17. 17.  Sometimes present as extensively ulcerated masses with tumor cells widely spaced apart in a loose, pale or myxoid background.  There are frequently abundant small vessels with plump endothelial cells and numerous inflammatory cells, particularly neutrophils.  Closely mimic exuberant granulation tissue
  18. 18. Immunohistochemistry  AE1/AE3  Cytokeratin, K1, K18  Vimentin  Carcinoembryonic antigen  p63  SMA -30%  MSA -15%, desmin less than 2%  S-100- 5%
  19. 19. AE1/AE3
  20. 20. VimentinVimentin
  21. 21. p63
  22. 22. Melanocytic nevus  Malformation of the skin & mucosa that are congenital or developmental.  Arise from the surface epithelium or from any of the connective tissue tissues.  Common recognized nevus – ACQUIRED MELANOCYTIC NEVUS. Represents a benign, localized proliferation of cells from the neural crest called NEVUS CELLS.  Neural crest origin.  Ability to produce melanin.  First cousins of melanocytes.
  23. 23. Clinical features  Begin to develop on skin during childhood  Before 35 years of age.  Women > men; whites> blacks.  Site : above the waist; H &N region.  Clinical stages : JUNCTIONAL NEVUS – sharply demarcated , brown or black macule (< 6 mm) COMPOUND NEVUS – when nevus cells proliferate to produce a slightly elevated, smooth surfaced, soft papule. Degree of pigmentation becomes less; appear brown or tan. INTRADERMAL NEVUS – nevus gradually loses its pigmentation, surface- papillomatous, hairs are seen growing from the center.  Many of them involute & disappear.  Intra –oral nevi : uncommon; palate, mucobuccal fold, gingiva
  24. 24. Histopathology  Characteristic feature – benign, Unencapsulated proliferation of small, ovoid cells.(nevus cells); lack the dendritic processes.  Small, uniform nuclei, eosinophilic cytoplasm, indistinct cell borders; produce melanin  Tend to get organized into small, round aggregates (theques)  JUNCTIONAL NEVUS : theques of nevus cells found only on the basal layer of the epithelium; junction of the epithelium – connective tissue interface.  COMPOUND NEVUS : Nevus cells proliferate to drop off into the underlying connective tissue; present along the junctional area & within the underlying connective tissue.  INTRADERMAL/ INTRAMUCOSAL NEVUS: nests of nevus cells are no longer found in the epithelium, but are found only within the underlying connective tissue.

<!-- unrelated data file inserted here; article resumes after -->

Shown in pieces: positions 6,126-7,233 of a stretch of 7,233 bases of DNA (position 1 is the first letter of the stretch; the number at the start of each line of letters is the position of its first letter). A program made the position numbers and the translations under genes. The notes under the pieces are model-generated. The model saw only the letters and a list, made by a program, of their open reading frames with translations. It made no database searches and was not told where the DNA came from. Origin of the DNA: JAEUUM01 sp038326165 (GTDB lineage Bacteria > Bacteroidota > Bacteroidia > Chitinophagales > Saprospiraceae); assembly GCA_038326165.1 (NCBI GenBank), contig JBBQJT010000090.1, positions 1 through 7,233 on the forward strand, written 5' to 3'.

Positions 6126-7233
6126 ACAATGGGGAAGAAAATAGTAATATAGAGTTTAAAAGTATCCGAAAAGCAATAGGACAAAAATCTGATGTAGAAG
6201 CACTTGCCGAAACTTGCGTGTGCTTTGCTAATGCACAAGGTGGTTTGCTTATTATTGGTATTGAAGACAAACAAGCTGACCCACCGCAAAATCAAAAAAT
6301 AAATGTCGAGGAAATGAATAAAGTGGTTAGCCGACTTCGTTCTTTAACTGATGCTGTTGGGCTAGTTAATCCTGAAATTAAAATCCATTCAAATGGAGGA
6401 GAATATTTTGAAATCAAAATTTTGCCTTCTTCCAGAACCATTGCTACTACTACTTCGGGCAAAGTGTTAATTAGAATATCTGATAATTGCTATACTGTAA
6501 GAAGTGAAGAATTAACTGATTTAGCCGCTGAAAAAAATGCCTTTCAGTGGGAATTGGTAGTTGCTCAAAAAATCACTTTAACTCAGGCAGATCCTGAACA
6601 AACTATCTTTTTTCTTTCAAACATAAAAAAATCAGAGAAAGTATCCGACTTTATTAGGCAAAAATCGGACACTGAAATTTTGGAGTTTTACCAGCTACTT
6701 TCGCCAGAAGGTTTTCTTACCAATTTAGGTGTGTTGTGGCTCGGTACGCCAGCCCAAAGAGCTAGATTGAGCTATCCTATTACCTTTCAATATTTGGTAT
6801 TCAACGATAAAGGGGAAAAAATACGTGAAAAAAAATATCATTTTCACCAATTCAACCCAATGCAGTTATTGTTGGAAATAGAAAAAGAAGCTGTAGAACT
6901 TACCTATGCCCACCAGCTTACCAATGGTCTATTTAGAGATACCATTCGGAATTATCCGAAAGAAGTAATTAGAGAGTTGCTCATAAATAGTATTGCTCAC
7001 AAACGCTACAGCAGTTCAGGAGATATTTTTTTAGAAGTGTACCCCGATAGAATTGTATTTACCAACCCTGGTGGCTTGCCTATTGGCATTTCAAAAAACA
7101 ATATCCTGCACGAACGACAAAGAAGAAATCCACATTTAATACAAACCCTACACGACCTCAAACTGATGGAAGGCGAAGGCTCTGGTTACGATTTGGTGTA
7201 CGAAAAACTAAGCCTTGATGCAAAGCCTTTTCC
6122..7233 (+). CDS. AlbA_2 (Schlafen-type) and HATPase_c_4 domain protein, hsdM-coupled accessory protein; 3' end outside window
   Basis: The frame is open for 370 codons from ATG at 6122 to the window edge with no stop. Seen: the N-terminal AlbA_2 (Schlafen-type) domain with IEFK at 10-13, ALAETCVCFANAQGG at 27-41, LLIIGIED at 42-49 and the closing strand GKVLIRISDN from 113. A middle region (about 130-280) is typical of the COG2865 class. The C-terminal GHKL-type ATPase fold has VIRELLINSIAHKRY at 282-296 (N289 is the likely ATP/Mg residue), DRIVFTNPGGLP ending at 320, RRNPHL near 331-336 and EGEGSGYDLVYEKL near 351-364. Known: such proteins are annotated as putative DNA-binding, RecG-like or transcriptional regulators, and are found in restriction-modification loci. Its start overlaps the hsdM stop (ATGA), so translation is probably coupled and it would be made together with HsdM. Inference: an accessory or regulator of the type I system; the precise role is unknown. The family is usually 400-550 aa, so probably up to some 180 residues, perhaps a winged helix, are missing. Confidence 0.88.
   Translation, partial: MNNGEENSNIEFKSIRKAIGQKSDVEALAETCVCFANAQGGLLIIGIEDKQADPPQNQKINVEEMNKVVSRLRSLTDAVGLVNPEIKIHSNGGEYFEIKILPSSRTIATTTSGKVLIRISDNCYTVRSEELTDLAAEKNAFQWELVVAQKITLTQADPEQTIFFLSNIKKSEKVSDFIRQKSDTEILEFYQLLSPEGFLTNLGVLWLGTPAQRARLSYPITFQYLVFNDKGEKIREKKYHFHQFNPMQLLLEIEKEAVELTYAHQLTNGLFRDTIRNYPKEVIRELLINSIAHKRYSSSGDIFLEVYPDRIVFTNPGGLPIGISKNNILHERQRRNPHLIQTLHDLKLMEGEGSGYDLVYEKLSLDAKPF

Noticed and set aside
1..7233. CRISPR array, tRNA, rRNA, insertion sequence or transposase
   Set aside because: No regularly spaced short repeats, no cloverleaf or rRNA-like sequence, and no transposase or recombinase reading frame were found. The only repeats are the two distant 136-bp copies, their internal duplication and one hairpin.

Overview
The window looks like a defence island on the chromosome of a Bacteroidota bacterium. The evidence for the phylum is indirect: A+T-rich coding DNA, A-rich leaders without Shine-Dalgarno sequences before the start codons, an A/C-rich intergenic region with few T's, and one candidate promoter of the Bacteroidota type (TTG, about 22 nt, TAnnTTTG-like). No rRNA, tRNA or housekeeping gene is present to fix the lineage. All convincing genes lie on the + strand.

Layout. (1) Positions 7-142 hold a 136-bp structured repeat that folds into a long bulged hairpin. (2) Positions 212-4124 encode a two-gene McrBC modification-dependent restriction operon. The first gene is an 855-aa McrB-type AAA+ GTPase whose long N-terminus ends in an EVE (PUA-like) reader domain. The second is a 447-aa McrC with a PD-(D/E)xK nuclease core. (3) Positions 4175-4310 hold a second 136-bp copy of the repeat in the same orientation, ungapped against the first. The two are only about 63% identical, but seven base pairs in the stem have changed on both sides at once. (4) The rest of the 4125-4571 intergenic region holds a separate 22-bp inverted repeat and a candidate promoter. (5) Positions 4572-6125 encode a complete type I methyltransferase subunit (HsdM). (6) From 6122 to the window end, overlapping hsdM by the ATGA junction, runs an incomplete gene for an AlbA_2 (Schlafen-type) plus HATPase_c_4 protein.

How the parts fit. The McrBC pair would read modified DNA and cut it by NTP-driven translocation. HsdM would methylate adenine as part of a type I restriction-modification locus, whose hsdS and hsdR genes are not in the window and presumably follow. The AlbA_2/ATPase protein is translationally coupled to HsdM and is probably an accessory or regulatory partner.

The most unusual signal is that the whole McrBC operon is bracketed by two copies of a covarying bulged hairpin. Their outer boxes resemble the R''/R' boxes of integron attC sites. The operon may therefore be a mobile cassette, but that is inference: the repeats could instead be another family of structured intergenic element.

25. 25. Histopathology  Superficial cells ( TYPE I: EPITHELIOD ) – appear larger & epitheliod; abundant cytoplasm, frequent intra-cellular melanin & tendency to cluster into theques.  Middle portion ( TYPE II: LYMPHOCYTIC- LIKE ) - less cytoplasm, seldom pigmented, appear like lymphocytes.  Deeper cells ( TYPE III : SPINDLE SHAPED ) - appear elongated; spindle shaped, like schwann cells or fibroblasts.
  26. 26. Mucosal malignant melanoma  Malignant neoplasm of neural crest derived melanocytic cells.  Uncommon, accounting for less than 1% of head and neck melanomas.  Most commonly occurs in the nasal cavity and paranasal sinuses, but may also arise in the oral cavity, larynx and pharynx.  Macroscopically, mucosal melanomas are often polypoid and pigmented tumours.
  27. 27.  Histologically, ulceration is often present, although intact surface epithelium is usually identifiable in some areas and pagetoid spread of melanoma cells may be seen.  Like cutaneous melanomas, the malignant cells can show a variety of appearances.  Usually epithelioid or ovoid cells with large nuclei, prominent nucleoli &nuclear pseudo-inclusions, cytoplasm will be uniformly eosinophilic or clear.  Occasionally, the cells become spindle or desmoplastic in areas..  Desmoplastic melanoma - prominent hyalinized stroma, are amelanotic and often show perineural invasion.
  28. 28. Immunohistochemistry S-100 HMB-45  MART-1 Melan A
  29. 29. MART-1 MELAN- A
  30. 30. Fibroblastic & myofibroblastic origin  Nodular fasciitis  Benign Fibrous Histiocytoma  Fibromatosis  Desmoplastic Fibroma  Fibrosarcoma  Pleomorphic sarcoma/ MFH  Myofibroma  Inflammatory Myofibroblastic Tumour  Myofibrosarcoma
  31. 31. Nodular fasciitis (Pseudosarcomatous fasciitis)  A benign and reactive fibroblastic growth extending as a solitary nodule from the superficial fascia into the sub-cutaneous fat and subjacent muscle.  It is closely related to “ proliferative myositis” which occurs in muscle.  Etiology : unknown; trauma ?? Because of the location of the lesions over bony prominence (angle of the mandible & Zygoma ).  Although considered a reactive condition, recent molecular studies suggests that the cells are clonal, thus confirms that it is a benign neoplasm.
  32. 32. Clinical features:  Trunk &extremities – most commonly involved.  10 % - soft tissues of the head and neck region, usually presenting as a rapidly enlarging mass.  Rare cases : parotid gland.  Occur in 3- 5th decade of life.  Intra –oral sites: buccal mucosa, tongue and alveolar mucosa  Occur mostly in areas which serve as sites of origin and insertion of muscles of mastication.